…definitions of “gender identity” that suggest or codify into law that there are ways of expressing one’s self (or behaviors or appearances) “consistent or congruent with biological sex” present a risk to females, as such definitions codify the notion of stereotypes based on sex into law. Traits stereotypically assigned to females – such as care-taking, emotionalism, and weakness – have served as sufficient legal justification for women’s exclusion from employment, participation in government, and many other critical social functions. Archaic stereotypes are directly responsible for the denial of female credibility and intellectual authority, in addition to causing the historical marginalization of females, lower social status vis-à-vis males, and lack of power to engage equally with males. Even where law has evolved to formally prohibit sex-stereotyping; women continue to suffer from the lingering effects of sexist ideologies about female inferiority. So although we support every individual’s right to freely express their gender identity, it is absolutely critical that law not confuse “feminine expression” with [sex].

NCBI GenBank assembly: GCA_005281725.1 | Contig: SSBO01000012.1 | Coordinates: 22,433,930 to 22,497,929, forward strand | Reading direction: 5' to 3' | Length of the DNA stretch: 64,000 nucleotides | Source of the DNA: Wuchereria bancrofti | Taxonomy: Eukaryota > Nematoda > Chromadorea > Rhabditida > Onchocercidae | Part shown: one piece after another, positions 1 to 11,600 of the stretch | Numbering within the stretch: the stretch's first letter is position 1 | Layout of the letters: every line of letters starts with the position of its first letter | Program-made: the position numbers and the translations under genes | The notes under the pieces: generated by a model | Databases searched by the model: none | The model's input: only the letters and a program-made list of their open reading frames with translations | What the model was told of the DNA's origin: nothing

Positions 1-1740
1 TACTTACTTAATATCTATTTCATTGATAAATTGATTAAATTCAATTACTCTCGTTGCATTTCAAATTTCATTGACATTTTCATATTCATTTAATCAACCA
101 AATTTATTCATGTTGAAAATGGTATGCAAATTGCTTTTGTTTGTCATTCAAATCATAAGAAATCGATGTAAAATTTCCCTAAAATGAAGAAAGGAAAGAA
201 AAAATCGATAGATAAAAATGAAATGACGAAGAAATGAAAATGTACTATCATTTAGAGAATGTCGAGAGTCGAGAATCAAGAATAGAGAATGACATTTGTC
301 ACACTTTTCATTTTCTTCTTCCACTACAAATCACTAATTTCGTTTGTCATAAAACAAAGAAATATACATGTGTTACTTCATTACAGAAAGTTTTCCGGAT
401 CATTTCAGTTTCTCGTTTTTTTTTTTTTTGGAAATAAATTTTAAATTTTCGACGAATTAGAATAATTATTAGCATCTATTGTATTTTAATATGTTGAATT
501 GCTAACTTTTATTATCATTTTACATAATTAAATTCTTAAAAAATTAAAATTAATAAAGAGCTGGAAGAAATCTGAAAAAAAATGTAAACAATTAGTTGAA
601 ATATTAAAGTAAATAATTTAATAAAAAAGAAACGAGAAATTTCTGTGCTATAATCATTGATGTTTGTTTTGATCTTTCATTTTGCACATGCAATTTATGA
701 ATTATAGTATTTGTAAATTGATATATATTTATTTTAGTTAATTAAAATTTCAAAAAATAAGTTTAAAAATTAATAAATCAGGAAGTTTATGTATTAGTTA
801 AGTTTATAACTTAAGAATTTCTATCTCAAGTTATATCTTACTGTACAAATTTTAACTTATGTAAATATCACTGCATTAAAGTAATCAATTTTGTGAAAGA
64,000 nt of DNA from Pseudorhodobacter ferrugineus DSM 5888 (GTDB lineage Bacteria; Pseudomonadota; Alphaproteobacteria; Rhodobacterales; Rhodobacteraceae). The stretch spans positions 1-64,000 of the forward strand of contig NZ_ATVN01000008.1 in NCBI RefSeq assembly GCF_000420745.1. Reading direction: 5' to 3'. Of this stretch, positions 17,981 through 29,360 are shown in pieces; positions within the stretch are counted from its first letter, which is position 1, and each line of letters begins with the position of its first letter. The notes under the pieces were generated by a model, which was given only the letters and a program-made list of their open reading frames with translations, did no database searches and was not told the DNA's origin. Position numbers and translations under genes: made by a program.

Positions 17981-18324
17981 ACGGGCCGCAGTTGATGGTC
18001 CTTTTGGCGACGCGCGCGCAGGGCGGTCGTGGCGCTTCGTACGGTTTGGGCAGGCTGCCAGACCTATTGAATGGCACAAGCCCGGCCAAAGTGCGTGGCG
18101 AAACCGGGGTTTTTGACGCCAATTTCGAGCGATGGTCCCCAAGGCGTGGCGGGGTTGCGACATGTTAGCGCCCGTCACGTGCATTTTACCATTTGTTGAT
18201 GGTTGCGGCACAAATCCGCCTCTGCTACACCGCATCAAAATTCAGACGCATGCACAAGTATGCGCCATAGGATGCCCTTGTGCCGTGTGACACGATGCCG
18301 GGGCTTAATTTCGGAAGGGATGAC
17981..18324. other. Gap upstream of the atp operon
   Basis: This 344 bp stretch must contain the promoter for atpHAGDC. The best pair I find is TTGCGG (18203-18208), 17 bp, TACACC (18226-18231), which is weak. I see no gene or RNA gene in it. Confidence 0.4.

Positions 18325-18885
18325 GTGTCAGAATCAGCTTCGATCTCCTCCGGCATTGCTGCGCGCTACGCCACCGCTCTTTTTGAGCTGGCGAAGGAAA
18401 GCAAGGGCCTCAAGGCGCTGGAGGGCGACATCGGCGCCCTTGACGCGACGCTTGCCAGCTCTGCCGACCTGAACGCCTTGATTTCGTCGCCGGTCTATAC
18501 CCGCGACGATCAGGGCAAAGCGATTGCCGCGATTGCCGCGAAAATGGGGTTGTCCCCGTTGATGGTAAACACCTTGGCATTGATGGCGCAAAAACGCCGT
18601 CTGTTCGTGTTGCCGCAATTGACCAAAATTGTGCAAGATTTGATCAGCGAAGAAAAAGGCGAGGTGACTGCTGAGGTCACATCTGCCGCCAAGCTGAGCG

The moment a female human is born, the hegemony of sex-based stereotypes are attached to her and coercively direct the social trajectory of her life. Her possibilities are severely restricted; there is no conscious beginning and no voluntary end to this sex-based social tracking for most women in the world. Being female, and therefore being subject to a lifetime’s worth of female-based sexual exploitation and stereotyping, is an immutable condition for all but a few self-appointed trans* men who are able to successfully pass as the opposite sex. For the vast majority of the world’s women, however, the demands of the female gender role are not cause for celebration. We did not consent to these stereotypes. We did not ask to be treated as second class citizens; we have no choice. It is not our “gender identity” to embrace stereotypes about the role and responsibilities of women. This is a second significant way in which framing “gender identity” as a substitute for legal sex, by failing to capture the mechanics of female oppression, invisibilizes the experiential reality of being born into a female body and makes it more difficult for women to address the complexity of human rights violations against us as a class.